When I researched the Mac versions of money management apps, investments was the hardest part to get a right feel for. Almost no product seemed to fully work. iBank does pretty well in that respect, although it is by no means perfect.
Portfolio management is very nice. Cost basis are calculated correctly, with First-in/First-out and Average as calculation options. Quotes are downloaded with a single button, and unlike Quicken, which always only uses its own services (and fails to do so on the Mac half the time), this one pretty much always works, and you can use Motley Fool, Yahoo, Google or Excite as your source for quotes. Right clicking on a portfolio item takes you to the appropriate research page for the service you have selected. You can add Indices for tracking (NASDAQ, SP, etc). I only had one problem with BRK-B, which imported as BRK.B and had a problem getting the quote (just a matter of changing the dot to a dash on the ticker after the fact and re-downloading quotes).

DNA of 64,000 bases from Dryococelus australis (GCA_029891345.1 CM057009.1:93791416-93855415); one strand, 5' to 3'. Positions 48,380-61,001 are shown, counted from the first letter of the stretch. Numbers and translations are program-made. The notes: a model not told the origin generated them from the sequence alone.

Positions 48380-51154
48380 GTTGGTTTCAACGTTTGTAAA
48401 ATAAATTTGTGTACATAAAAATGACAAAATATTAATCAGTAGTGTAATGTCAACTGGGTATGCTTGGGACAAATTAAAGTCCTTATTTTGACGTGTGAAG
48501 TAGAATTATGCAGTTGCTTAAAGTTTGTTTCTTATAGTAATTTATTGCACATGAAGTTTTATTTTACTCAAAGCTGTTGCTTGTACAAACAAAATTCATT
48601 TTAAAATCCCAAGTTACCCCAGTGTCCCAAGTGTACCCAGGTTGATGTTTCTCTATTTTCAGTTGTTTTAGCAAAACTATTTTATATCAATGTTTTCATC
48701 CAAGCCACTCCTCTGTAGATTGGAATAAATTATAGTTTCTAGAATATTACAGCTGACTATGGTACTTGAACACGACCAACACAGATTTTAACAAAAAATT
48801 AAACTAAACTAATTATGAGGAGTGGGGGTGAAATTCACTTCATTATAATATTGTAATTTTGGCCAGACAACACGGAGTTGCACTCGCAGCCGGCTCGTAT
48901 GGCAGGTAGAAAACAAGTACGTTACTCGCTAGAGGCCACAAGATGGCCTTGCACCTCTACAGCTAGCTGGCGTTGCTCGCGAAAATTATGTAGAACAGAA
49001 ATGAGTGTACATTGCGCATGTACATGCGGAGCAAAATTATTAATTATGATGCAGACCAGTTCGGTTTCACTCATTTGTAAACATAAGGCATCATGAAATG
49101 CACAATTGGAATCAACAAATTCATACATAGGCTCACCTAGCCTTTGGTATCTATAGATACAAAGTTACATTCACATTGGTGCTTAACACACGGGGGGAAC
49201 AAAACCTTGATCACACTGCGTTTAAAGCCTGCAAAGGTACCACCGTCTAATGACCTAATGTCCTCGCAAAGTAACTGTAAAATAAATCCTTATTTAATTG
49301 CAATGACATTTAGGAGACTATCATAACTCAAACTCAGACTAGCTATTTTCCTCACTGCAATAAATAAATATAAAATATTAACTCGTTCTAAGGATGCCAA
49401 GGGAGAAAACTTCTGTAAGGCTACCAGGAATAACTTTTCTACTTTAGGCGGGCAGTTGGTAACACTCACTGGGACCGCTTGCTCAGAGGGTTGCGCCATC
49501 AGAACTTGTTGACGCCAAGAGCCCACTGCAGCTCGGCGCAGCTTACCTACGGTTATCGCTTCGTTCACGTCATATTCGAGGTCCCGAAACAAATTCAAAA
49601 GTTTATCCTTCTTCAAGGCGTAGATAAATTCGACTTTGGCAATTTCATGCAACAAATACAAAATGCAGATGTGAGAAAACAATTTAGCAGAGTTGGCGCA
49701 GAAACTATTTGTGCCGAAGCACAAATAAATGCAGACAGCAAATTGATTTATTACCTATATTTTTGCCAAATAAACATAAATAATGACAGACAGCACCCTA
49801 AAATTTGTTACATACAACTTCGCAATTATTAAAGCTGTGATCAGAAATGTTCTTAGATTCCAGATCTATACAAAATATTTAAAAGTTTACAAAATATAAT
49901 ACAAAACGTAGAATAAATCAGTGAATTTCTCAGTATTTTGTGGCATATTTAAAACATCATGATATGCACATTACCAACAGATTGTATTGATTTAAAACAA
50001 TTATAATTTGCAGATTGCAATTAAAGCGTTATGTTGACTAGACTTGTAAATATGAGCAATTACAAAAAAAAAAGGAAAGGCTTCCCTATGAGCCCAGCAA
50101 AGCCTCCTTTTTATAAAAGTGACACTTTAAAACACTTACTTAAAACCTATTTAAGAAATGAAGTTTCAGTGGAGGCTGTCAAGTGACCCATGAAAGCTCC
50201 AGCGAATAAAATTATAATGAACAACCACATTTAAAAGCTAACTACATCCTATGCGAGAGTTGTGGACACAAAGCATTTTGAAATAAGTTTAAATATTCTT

The real Achilles heel of this was importing the data for the portfolio on CSV (QIF works fine). When importing the CSV, iBank was expecting a completely different set of columns and I could never import the data. To be fair, I never tried importing data from this particular format under Quicken either.
Reporting is strange. You do reporting by doing Graphs. The graphs request the accounts, the categories, interval and currency, and then you have tabs for category pie, cash flow line, a tree view with categories and interval cutoffs, and the list of matching transactions. If you are dependent on accounting-style reports, try them first to make sure you like them.